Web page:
Surgery for a spine tumor depends on the nature and location of the tumor.
Resection: When possible, the tumor is resected (removed) to relieve pressure and
pain. This is delicate surgery, as tumors can be adjacent to important
spine structures. At Weill Cornell, we emphasize intraoperative monitoring
and stimulation of the spinal cord to maximize the safety of the resection.
Spine Stabilization: For metastatic spine tumors, we offer our patients state-of-the-art spinal
stabilization to preserve mechanical and neurologic function and improve
quality of life. We emphasize minimally invasive techniques, such as retropleural
thoracotomies, short segment fusions, and the use of cages to enhance fusion.
In a vertebroplasty, the surgeon advances a needle through the skin on
a patient’s back under x-ray guidance to confirm that it has entered
the fractured vertebra (left). The surgeon then injects bone cement into
the fractured vertebra (right), where it quickly hardens to provide stability
to the bone and relief of pain.
Vertebroplasty and Kyphoplasty: Advanced procedures such as kyphoplasty and vertebroplasty allow neurosurgeons
to reconstruct compressed vertebral bone, restore alignment, or remove
pressure on a nerve. Vertebroplasty and kyphoplasty are image-guided procedures
performed in an X-ray suite or in an operating room with X-ray equipment.
For a vertebroplasty, the patient is prone (face down) and the procedure
is done either under general anesthesia or under sedation (in which the
patient is awake). One or two needles are advanced under x-ray guidance
into the fractured vertebra through the skin in the back. After the x-ray
confirms good needle placement, the surgeon injects bone cement into the
fractured vertebra. The cement hardens in a few minutes, providing immediate
stability to the bone and relief of pain.
To perform a kyphoplasty, a surgeon first guides a catheter into the vertebra,
then inserts and inflates a small balloon. The balloon creates a cavity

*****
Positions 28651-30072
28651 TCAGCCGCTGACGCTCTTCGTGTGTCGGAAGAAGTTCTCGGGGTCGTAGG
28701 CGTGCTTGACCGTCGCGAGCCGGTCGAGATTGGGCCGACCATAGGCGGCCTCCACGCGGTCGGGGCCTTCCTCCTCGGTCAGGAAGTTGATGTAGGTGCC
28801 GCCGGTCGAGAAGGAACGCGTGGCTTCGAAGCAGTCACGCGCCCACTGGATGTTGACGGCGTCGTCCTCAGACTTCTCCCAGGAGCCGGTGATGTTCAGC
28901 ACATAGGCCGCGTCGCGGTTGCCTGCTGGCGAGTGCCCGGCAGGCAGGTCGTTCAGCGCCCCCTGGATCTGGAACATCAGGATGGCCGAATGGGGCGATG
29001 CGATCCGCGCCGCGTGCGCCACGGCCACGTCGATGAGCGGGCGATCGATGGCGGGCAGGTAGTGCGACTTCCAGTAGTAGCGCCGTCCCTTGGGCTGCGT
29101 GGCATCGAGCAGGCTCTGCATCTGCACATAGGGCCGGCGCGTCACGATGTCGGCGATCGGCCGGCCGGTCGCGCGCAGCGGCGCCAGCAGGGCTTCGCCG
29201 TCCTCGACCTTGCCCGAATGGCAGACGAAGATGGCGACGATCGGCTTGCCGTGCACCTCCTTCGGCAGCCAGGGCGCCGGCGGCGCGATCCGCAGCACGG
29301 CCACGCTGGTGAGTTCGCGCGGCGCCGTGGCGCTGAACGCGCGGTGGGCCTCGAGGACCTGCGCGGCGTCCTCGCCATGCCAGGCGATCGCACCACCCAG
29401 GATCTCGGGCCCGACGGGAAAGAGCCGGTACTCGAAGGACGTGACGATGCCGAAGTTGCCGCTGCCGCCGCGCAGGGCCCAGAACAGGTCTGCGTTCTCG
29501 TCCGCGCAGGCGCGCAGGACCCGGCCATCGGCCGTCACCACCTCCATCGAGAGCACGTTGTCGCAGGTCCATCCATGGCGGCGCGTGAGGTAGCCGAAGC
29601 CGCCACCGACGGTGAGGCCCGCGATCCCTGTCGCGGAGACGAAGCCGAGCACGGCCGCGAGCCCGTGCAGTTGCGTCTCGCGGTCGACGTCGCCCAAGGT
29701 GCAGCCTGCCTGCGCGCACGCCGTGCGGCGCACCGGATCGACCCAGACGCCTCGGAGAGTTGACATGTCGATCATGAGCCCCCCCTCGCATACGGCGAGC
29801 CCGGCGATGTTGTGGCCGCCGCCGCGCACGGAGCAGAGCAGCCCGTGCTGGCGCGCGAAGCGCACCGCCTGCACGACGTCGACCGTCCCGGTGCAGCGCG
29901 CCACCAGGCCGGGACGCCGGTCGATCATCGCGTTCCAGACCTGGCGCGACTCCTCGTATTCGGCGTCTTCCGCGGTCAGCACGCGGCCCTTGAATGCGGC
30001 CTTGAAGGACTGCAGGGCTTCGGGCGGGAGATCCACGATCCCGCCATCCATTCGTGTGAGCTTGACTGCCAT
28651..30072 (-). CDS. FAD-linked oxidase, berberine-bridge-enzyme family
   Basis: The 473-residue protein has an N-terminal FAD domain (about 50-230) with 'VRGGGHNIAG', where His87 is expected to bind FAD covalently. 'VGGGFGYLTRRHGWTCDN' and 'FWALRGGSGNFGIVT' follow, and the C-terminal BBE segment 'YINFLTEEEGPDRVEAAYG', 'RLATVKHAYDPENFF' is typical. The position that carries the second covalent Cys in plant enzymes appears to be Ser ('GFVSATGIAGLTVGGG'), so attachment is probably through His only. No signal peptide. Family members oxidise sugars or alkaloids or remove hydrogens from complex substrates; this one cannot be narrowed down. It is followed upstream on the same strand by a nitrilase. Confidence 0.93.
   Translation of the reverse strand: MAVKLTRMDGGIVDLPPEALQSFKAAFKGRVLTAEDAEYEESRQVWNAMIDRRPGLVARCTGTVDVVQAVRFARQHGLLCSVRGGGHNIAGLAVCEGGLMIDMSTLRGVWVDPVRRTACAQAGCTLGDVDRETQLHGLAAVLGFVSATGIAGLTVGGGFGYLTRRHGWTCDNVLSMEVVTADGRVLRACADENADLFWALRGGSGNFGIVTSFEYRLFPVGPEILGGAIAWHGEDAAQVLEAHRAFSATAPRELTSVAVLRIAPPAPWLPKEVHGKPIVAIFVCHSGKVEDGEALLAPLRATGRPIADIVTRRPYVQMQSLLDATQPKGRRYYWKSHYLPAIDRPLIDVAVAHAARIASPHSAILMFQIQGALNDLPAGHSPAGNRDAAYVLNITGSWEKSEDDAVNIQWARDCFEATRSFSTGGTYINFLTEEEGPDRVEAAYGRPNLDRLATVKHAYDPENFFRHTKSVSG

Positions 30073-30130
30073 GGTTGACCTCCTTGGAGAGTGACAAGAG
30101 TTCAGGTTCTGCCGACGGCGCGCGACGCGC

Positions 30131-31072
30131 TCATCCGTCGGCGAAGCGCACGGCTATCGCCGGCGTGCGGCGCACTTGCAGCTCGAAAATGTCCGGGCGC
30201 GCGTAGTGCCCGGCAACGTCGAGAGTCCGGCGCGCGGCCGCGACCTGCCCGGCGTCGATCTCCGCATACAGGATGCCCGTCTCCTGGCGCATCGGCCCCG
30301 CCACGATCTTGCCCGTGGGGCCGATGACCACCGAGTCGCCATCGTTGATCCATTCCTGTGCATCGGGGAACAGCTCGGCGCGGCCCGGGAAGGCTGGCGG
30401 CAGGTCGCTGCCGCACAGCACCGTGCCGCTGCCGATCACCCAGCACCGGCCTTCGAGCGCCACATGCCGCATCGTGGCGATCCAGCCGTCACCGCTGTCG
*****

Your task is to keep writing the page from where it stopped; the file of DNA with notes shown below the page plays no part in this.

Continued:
as it inflates; the balloon is then deflated and withdrawn from the vertebra.
In the next step, the surgeon inserts a needle into the catheter to deliver
bone cement into the cavity. The cement hardens in place, providing immediate
stability to the bone.
Kyphoplasty, also referred to as “balloon vertebroplasty,”
is similar to vertebroplasty, but (as its name suggests) uses a balloon.
The balloon is guided through the needle into the vertebra and inflated
in order to correct the abnormal wedging of the broken vertebra. Once
the bones are in the correct position, the balloon is deflated and removed,
and the large cavity created is filled with bone cement. The cement hardens
in place, providing immediate stability to the bone.
A variant of this procedure, called “structural kyphoplasty,”
involves the placement of a stack of wafers instead of a balloon in an
attempt to restore normal wedging. The stack of wafers is held in place
with the subsequent injection of cement. Correcting the abnormal wedging
may help restore the spine to a more normal alignment.
Stereotactic Radiosurgery (SRS): Neurological surgeons can use stereotactic radiosurgery (highly targeted
radiation beams from multiple angles) to treat spinal tumors. This technique
is a highly effective and minimally invasive treatment. Side effects are
usually moderate and limited and the procedure carries a very low risk
of infection or other complications that can occur after open surgery.
This is a rapidly developing technique — requiring the most highly
trained surgeons utilizing the most sophisticated equipment — such
as the Gamma Knife, CyberKnife, proton beams, and linear accelerators
— and is usually only available in major medical centers (see
Doctors Who Treat Spinal Tumors).
The expert spine surgeons at the Weill Cornell Brain and Spine Center are
fortunate to be part of the NewYork-Presbyterian Hospital team. The 2013-14
"America's Best Hospitals" ranking in
US News and World Report placed NewYork-Presbyterian as the #1 hospital in New York, and our Neurology
and Neurosurgery program ranks as the #1 program in New York (and #3 nationwide).
Together, the NewYork-Presbyterian/Weill Cornell Medical Center team is
the best choice for your spine.
Request an Appointment